It offends me that there are oodles of books about growing old gracefully and none of them are aimed at 20somethings. I turned 24 last week, and I’ve had a crick in my brain ever since.

Twenty-four seems old. I can’t help feeling it’s a milestone at which I should have more on my “done it” list than I do. (I suspect this reveals more about the enormous expectations put on my generation than it does about my personal achievements, but that doesn’t make it any better.)

You see, now it’s not really feasible for me to continue blowing around as a member of the “just out of college” group. Now I’m supposed to be gearing up for some kind of quarter-life crisis or a cocaine addiction or both.

But the scariest part about 24 is that it’s almost 25. And 25 holds a lot of weight for me. When I was a little girl, maybe 7 (at that point I would have just gotten out of my refuse-to-wear-pants stage), I envisioned 25 as the prime of life. I saw myself in a city, with lots of girlfriends who did things like lie on my bed with magazines and eat chocolate (we would magically look like we spent each day in constant movement, sculpting gorgeously lean bodies with hair, nails and teeth that showed we were spinach-eating, water-drinking health nuts).

I envisioned a happy job, saw myself walking past desks with a snappy joke for each coworker. I imagined getting nicknames from my boss and published in important magazines. A stunning success at such a young age!

There’d be a man in the picture, obviously. Not the one I’d marry, but someone I’d be with for two years or so. He’d be homey, handsome and a hardworker, and I would look back on my time with him fondly.

I don’t know where these visions originated.  My idea of my ideal self is equal parts Edith Wharton and Edith Piaf. With a pinch of Myrna Loy. I’ve always been susceptible to thinking perfection is possible, and I have decided to examine my old Martha Stewart magazines and Doris Day movies with a more critical eye. The point being, maybe my expectations were, well, off.

Whether it’s sensible or not, I’m still under a hell of a lot of pressure. My younger self is depending on me to fulfill those hopes, in New York, where people dash dreams about as often as they toast bagels.

I admit on my birthday-day, I let the momentous occasion overwhelm me. It was hard being away from my family and dearest friends, though they all did a magnificent job rallying round, electronically. I went to sleep feeling melancholy. (Or to personalize it– mollycholy.)

But I awoke happy. And it was the first time in months that the day’s starting emotion was joy. I don’t know if it was all the love and attention from the day before, or if my self-pity had worn off, but I felt good. And so far, it’s stuck.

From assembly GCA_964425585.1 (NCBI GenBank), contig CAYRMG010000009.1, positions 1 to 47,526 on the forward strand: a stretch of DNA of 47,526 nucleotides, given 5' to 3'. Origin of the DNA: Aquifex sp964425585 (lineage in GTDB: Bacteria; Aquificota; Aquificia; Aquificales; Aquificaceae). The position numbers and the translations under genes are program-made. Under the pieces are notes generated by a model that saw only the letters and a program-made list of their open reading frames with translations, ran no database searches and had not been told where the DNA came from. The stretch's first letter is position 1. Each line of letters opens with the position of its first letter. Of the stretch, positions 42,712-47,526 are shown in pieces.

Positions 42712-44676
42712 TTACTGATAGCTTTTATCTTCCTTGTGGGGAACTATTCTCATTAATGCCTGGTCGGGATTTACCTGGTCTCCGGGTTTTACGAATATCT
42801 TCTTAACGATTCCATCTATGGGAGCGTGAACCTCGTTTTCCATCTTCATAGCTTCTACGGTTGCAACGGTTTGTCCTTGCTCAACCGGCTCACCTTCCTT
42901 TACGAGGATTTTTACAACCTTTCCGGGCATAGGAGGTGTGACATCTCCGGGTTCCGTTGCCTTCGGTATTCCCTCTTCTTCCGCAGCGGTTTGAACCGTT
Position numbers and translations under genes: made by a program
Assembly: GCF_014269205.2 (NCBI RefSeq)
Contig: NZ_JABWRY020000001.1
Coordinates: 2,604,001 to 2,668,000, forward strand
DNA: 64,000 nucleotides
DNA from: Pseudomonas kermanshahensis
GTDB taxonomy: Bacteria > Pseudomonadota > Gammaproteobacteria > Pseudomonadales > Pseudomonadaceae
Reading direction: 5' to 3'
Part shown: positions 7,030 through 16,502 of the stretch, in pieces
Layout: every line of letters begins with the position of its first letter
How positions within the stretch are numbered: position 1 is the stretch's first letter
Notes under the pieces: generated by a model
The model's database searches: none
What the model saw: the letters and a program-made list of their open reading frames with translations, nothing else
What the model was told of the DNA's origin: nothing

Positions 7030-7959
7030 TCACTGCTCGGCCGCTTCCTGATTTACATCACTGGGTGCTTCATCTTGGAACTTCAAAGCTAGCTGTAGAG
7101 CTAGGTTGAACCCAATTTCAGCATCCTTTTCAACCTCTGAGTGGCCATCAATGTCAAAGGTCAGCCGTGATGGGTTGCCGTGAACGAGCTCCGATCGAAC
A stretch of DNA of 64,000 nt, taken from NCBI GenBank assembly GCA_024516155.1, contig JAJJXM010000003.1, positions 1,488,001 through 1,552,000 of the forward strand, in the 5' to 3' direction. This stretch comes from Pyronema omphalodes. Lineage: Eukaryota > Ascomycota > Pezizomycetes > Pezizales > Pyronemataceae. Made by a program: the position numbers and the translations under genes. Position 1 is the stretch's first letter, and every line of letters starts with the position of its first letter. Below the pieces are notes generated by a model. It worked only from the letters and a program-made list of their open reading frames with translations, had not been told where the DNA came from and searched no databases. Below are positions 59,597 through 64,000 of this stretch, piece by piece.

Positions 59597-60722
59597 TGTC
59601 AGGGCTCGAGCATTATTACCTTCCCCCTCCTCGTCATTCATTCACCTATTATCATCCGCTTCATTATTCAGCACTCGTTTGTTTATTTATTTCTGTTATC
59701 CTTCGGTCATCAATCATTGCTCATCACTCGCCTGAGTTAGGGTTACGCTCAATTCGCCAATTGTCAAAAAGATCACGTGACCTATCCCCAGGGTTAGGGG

Maybe I’m just getting older.

Shuffle Underwater

One of the interesting things about submerging your head under water is the moment between your neck wetting and when you feel the liquid coursing into your ear canal. (I always imagine it like a flash flood — the desert after a rain. A clear blue day and suddenly, with a trickle and then a roar, all the cacti are washed away and the tumbleweeds go all soggy.)

My life is like water in my ears right now. For some reasons which don’t bear going into and some which do, it feels like, as my mother would say, “someone has upsot the apple cart.”  (The apple cart being me.) It’s restlessness and discomfort and exhaustion and exertion.

Nothing’s going my way. Everything’s harder than it should be, takes longer than it ought to. Just this afternoon I went for a walk in the park to cheer myself. I saw a huge leaf pile, and instead of walking around it, I thought it might do me good to skip through it. I hit a rock and twisted my ankle. You see what I mean.

It’s a tough time. But what makes it interesting is that I know I’m in it. I know the water’s about to trickle into my ear. Somehow I got lucky enough to be aware of how much fun I’m not having. And I can’t decide if that makes it more bearable or less.

I know it doesn’t make it any better. Yesterday, I was slouching down 42nd (not to Bethlehem, but Times Square, where there’s no room on the inn), scowling and feeling pretty tough.  That area of New York is always crowded and seems particularly prone to wanderers or little lost citizens who get in the way. I was not in the mood for packs of tourists. I was about a block away from my subway — I could see the glittering yellow circles, smell the grease on the turnstiles — when I slammed into a girl about my age, walking the opposite way. I was knocked a  little off balance and turned to scoff when I saw the crash had made her drop her purse and most of its contents had spilled on the sidewalk. She was frantically trying to scoop them up amid the tangle of feet, more treacherous than jungle vines, and people were starting to complain. Even from my haze of misery, I knew I should help.

I didn’t want to. I wanted to give myself a break. “I’m in my blue period!” I said to myself. “I don’t have the strength to do anything I don’t want to, and I shouldn’t have to pick up some chick’s lipstick that’s in a shade too kitsch to bear anyway.”

And as I walked away, I realized that acknowledgment doesn’t make things better or worse. But it does change who takes credit for things. And I wondered — what if every time you feel the ground shifting beneath, maybe, like in the old disaster movies, it’s just you moving your feet.